In 2006, he took Richard Dawkins to task by suggesting that the famed atheist is “not being an educator” by throwing out statements with an attitude of “here are the facts, you’re either an idiot, or you’re not”. Tyson went on: “I worry that your methods – how articulately barbed you can be – end up simply being ineffective.” As evidence of his unwavering charm, the characteristically piercing Dawkins replied, “I gratefully accept the rebuke”, before pointing out that he is “not the worst” and quoting a former editor of New Scientist magazine, who said: “Science is interesting, and if you don’t agree you can fuck off.”


Tyson was born and raised in New York City. Growing up in the Bronx, he never saw a full night sky until his family took him to the Hayden Planetarium, now under his stewardship. He was nine years old and vividly remembers looking up as the lights dimmed and the artificial synthesis of the stars beamed. “It stimulated a kind of cosmic curiosity within me,” he says. “I was hooked ever since.” He returned to the planetarium to see the rest of the space exhibits and took classes in astrophysics.

“So it sent me on a journey, a cosmic journey,” he tells me. “I would look up at night and say, ‘Doesn’t everyone want to know what’s up there and where we came from?’ ” As a kid, instead of a rubber ducky, he wanted to play with a rubber Saturn in the tub, because teeny Tyson knew that the gas giant’s density was so low it could float on water.

To an ambitious young boy, the questions emerging from space were “deeper and profounder” than the questions raised by other scientific disciplines. “They were just based on Earth, for goodness sake. These questions were extending into the known universe. So that had a potency that fed my curiosity like nothing else.” His cosmic journey took him to Harvard, Columbia and Princeton, before landing a job at Hayden. He became its director in 1996.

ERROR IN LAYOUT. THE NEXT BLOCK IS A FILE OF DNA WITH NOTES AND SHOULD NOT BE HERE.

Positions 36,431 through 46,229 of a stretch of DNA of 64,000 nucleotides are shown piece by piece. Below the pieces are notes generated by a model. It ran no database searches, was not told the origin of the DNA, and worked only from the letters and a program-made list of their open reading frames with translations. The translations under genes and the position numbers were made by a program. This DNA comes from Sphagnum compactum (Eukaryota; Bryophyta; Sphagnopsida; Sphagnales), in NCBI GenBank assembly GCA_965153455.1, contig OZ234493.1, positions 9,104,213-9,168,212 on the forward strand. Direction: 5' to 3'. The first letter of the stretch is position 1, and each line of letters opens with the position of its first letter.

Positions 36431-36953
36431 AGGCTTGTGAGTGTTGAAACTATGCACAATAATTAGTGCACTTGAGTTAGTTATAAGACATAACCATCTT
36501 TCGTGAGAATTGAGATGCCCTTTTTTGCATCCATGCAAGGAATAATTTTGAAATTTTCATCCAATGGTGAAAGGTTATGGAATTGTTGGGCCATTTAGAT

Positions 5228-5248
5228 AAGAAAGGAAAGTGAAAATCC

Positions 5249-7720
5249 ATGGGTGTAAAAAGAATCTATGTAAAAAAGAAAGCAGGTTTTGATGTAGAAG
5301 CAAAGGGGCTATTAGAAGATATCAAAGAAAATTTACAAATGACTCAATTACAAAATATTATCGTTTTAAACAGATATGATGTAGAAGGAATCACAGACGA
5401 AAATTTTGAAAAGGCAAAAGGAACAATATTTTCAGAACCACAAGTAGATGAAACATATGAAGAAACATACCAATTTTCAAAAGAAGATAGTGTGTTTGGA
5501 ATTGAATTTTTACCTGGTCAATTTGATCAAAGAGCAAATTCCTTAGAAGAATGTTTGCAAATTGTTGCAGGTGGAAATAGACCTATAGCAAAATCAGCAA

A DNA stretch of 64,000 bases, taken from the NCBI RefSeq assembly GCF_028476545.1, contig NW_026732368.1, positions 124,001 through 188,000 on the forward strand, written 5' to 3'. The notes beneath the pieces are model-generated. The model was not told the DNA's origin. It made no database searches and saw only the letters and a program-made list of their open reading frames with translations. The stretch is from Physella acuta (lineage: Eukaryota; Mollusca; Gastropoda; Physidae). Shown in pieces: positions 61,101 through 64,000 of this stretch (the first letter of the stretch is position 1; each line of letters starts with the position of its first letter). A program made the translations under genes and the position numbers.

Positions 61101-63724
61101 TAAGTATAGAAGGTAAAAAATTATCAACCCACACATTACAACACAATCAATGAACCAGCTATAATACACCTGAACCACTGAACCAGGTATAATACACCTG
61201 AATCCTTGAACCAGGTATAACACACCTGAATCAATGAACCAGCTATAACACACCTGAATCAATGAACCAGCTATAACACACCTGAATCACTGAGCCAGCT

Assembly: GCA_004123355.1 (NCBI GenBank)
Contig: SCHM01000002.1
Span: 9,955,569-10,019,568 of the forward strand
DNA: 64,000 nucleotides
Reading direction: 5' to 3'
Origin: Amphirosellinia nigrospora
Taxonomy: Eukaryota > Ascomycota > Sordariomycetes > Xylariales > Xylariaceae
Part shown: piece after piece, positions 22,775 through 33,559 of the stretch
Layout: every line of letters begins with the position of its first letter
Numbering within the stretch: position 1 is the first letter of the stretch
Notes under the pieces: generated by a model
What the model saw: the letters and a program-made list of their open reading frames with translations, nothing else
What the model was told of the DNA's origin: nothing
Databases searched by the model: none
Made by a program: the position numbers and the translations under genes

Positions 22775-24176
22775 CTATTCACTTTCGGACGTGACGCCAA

Amid the highlight reel, however, it wasn’t all intergalactic wonder. Tyson was a man of colour growing up in the Bronx. His mum, Sunchita, told Rebecca Mead of The New Yorker that trying to make sure her kids didn’t hate people “because of the way they were treated – was a full-time job”.

While at Harvard, Tyson met a talented economics student in the wrestling team named Frederick T. Smith. An African-American, Smith – later a Rhodes scholar – planned to use his degree to pull the economically disenfranchised out of poverty. Tyson recalls that upon telling Smith he was studying astrophysics, the economist replied: “The black community cannot afford the luxury of someone with your intellect to spend it on that subject.”

“It was very hard and it stuck with me for years and years and years,” says Tyson, who describes his choice to continue studying space at that time as a “burden”.

It wasn’t until years later, when at Columbia University completing a PhD on the galactic “bulge”, that he became at peace with his career choice. He was asked by a local television station to discuss solar flares. “Some blob of solar energy was headed toward Earth.” The host asked him whether Earth would be okay. “I said, ‘Yeah we’ll be just fine.’ ” That night, he excitedly flicked on the TV to watch his first television appearance. It then struck him that he’d never seen someone of his skin colour “interviewed for just knowledge sake”. He wasn’t talking about racial issues, the class system or discrimination. He was a man of colour on TV discussing solar flares.

It was at that moment he suspected he would have a “greater force on society” by demonstrating that science is not just a pursuit for white people. “I realised that maybe more people need to know that people with darker skin colour than they have can become scientists and engineers.”

Nowadays, Tyson is one of the world’s most famous living scientists. As a consequence, people want his opinions on all manner of topics, including spirituality. He recently tweeted: “The next time anybody asks me about my religion, I think I’ll reply ‘Geek Orthodox’.” Atheists like to claim him, although he tentatively declares himself as agnostic.

“They want validation of their own opinions, or their own views,” he says, a view that he believes stems from a lack of scientific literacy. In Tyson’s mind, if people analyse the world rationally, based on evidence, they won’t want his opinion.